Hannah Sprow is Steelton born and bred, but her heart belongs to a cabin in the woods.
From childhood, Hannah and her family would spend summers amid the forests of Pine Grove Furnace.
“I loved that place,” she says. “It was more like a home to me than my own home.”
Today, Hannah is a resident of Homeland Center skilled care, enjoying the company of attentive staff and offering her family peace of mind from knowing that she is well-cared-for.
Hannah’s father was a tax collector and sheriff, working in the Steelton Borough office. Her mother cared for Hannah and her siblings.
One day, while walking to high school, a friend pulled up and said that his friend, Bob Sprow, would like to take Hannah out on a date. Bob had already graduated from high school, but they started going steady.
“That’s where it started,” Hannah says. After she graduated from high school, they got married – but with a twist.
“We were married six months before anybody knew it,” she says. “Marrying him was the best thing I ever did.”
They kept their marriage a secret because Hannah was still young, but when the family learned the news, “they didn’t have much to say about it,” she says.
“My father helped me. My mother helped me,’’ Hannah recalled with a smile. “Every time I wanted to cook something for dinner, I’d call her on the phone, and she’d tell me what to do.’’
The young couple got an apartment with a view up and down Steelton’s main street. Their three children, two boys and a girl were born while they lived there.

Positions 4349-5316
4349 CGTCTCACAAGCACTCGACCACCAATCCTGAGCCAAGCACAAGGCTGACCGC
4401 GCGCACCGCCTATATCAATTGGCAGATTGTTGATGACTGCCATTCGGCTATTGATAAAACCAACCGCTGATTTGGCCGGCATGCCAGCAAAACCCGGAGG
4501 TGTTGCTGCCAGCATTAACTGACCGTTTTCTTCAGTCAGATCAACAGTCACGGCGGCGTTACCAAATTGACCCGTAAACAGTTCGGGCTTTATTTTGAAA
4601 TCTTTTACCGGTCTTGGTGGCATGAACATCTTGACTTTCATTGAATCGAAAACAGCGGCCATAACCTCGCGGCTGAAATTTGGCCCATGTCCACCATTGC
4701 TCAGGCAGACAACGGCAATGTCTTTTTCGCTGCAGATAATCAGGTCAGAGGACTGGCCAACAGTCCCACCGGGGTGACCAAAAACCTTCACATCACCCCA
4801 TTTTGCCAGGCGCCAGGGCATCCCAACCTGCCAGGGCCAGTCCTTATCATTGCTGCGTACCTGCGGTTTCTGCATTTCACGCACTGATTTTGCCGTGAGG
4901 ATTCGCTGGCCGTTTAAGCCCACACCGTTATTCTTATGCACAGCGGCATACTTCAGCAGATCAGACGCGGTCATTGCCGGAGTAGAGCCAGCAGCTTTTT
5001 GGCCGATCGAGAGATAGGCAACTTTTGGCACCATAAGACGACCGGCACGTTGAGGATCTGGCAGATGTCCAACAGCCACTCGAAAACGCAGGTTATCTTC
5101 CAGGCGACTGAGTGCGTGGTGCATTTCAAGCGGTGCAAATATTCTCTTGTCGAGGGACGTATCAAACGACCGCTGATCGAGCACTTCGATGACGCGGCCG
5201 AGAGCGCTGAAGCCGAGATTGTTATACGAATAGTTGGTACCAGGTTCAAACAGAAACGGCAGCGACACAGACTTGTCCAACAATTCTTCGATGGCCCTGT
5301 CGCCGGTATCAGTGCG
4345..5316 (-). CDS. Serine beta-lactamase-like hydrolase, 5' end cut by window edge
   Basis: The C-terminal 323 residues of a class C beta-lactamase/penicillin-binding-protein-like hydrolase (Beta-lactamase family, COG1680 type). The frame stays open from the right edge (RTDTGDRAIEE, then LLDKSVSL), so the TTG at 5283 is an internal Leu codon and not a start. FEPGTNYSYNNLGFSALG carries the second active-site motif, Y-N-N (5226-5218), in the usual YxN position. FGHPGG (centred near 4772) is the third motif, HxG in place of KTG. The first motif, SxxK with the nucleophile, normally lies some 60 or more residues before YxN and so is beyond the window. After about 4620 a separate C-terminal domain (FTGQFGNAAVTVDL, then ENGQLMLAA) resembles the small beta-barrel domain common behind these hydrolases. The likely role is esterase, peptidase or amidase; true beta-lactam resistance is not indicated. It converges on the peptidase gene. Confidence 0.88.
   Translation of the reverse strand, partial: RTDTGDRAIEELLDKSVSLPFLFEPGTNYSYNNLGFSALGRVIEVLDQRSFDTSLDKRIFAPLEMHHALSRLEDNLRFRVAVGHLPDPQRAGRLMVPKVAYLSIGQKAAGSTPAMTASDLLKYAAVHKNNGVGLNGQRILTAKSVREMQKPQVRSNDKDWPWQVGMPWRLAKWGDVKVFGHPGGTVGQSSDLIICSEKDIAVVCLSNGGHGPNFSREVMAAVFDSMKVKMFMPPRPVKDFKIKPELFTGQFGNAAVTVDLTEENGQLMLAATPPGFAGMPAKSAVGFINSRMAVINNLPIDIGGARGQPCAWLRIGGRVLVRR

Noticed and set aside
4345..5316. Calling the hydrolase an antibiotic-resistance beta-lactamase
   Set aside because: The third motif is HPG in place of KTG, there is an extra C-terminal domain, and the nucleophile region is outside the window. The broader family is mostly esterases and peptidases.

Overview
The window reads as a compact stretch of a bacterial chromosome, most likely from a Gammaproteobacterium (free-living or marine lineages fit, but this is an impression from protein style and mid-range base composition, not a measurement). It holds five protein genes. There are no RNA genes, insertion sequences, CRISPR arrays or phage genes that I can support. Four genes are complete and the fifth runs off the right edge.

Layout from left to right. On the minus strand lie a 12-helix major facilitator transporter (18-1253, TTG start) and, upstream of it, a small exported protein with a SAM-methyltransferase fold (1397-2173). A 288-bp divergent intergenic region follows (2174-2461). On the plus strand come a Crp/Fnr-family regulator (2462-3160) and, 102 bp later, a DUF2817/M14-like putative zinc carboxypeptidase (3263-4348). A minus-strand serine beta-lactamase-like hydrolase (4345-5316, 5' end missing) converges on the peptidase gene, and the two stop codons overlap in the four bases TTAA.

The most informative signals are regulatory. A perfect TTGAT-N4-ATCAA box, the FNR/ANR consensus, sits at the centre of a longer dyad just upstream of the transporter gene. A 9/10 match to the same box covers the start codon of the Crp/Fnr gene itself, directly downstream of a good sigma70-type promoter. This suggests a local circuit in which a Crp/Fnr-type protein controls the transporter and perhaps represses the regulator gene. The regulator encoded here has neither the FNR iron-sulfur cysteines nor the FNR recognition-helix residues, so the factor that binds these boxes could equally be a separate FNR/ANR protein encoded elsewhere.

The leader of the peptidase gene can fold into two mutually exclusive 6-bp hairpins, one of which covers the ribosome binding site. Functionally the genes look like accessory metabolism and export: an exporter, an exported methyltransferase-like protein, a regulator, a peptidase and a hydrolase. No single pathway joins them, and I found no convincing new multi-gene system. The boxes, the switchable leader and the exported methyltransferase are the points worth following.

Soon after the birth of their youngest daughter, Luanne, the family moved to Steelton’s East End, where they enjoyed being part of the tight-knit community. Across the street, her friend Lucille fixed up her basement, and the women would get together for exercise while the kids were at school.
The Sprow boys were athletes at Steelton-Highspire High School. Luanne was a cheerleader. Every Sunday, the family stepped out the back door of their home and walked a few steps straight to the side door of their church, Mt. Zion Methodist.
“I never got bored,” says Hannah. “I always had something to do.”
Luanne agrees that those were eventful years.
“It was great,” says Luanne, who still lives in Steelton and remains a proud Steel-High Roller. “We had a lot of fun. I was a lot younger and the only girl. We enjoyed being together.”
Those summers in Pine Grove Furnace are etched in Hannah’s mind. When she was a child, the family would stay in the historic ironmaster’s mansion, now a hostel and event venue. In 1944, they built a cabin on their land – Hannah’s dad completing the shell and her husband fitting out the interior.
“It was beautiful,” Hannah recalls. “Our porch was so big that when it was hot, the kids would sleep on the porch.”
For years, the cabin was the Sprow family getaway, and it remains in the family.
“As soon as school was out, our bags were packed,” Luanne says. “We stayed all summer long.”
After Bob retired, the couple continued spending summers in Pine Grove. They also traveled to Myrtle Beach in the winter – although they were usually ready to come home before their three months were up.
Bob died in 2011, after 70 years of marriage. Hannah, who has six grandchildren and 13 great-grandchildren, came to Homeland in 2018.
“I meet a lot of nice people,” she says of Homeland.
“It’s wonderful,” Luanne agrees. “They’ve been very good to my mom. They’re taking very good care of her. We’re very happy with Homeland.”